I THANK my lucky stars I wasn’t born a few years later.
I had already left high school behind when a friend first showed me this new thing called Facebook during my first year of university.
Back then, just five years ago, I knew of a few bullies.
They directed their taunts face-to-face.
They saw their victims shy away, with pain etched on their faces, pain that they caused.
They were usually accountable.
That was before social media crept into the everyday life of teenagers, and before this “epidemic” of cyber-bullying.
When I was a teenager, I did not know the name of a single young person who had taken their own life.
I talk to teenagers now who can name dozens, still others say there are “too many to count”.
There is one name they all know — thanks to Facebook.
Amanda Todd, a 15-year-old Canadian teenager who was subjected to such relentless cyber-bullying that she took her own life.
And yet, sickeningly, the bullying continues.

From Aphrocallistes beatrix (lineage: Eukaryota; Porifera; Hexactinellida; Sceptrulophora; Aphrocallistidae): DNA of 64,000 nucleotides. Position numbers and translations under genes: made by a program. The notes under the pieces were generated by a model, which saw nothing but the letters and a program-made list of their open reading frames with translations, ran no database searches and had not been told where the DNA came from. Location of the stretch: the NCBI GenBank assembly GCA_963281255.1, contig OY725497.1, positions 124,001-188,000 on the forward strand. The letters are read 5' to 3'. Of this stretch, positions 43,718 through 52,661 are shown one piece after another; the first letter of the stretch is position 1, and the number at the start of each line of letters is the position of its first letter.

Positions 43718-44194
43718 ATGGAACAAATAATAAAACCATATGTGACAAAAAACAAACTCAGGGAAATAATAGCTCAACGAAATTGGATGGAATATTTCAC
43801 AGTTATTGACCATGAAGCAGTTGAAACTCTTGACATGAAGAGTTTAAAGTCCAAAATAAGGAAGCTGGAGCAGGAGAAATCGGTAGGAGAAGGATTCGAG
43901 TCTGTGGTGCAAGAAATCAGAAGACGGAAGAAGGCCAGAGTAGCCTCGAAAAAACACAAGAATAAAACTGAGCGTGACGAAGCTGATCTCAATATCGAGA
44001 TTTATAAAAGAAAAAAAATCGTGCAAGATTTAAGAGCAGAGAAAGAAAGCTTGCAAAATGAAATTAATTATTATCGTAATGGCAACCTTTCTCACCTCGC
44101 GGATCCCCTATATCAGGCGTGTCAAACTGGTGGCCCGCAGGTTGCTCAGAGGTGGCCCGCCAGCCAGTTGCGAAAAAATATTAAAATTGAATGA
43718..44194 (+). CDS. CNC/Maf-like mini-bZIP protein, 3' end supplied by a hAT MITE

There are hundreds of tribute Facebook pages set up in her name (I gave up counting at 200) but many of them have been desecrated with comments too repulsive to repeat here.
What’s more gut-wrenching is there are similar, well-meaning pages set up to remember young Border people lost to suicide.
They, too, have been desecrated.
And these are just the comments on public pages, directed at people who have already left this world.
Sadly, I’m constantly told of far more horrific things said on private pages to young people who experience this torment almost every day.
These are comments that would rarely be made face-to-face.
Few people have the courage to openly take responsibility for the pain they cause another.
But if someone can’t experience the damage their words create, they can delude themselves into believing they haven’t caused any damage at all.
Or worse, they want to cause pain and they hide behind the veneer of social media to inflict it.
Please do not tell me young people can’t comprehend the harm that can be caused by posting vile things.
They know exactly what can happen, because they all know the name Amanda Todd.
That’s the paradox of Facebook.
That’s why we all know too many young people who have fallen victim to bullying in all its modern forms.
Until this bullying without borders can be contained, the “epidemic” cannot be halted.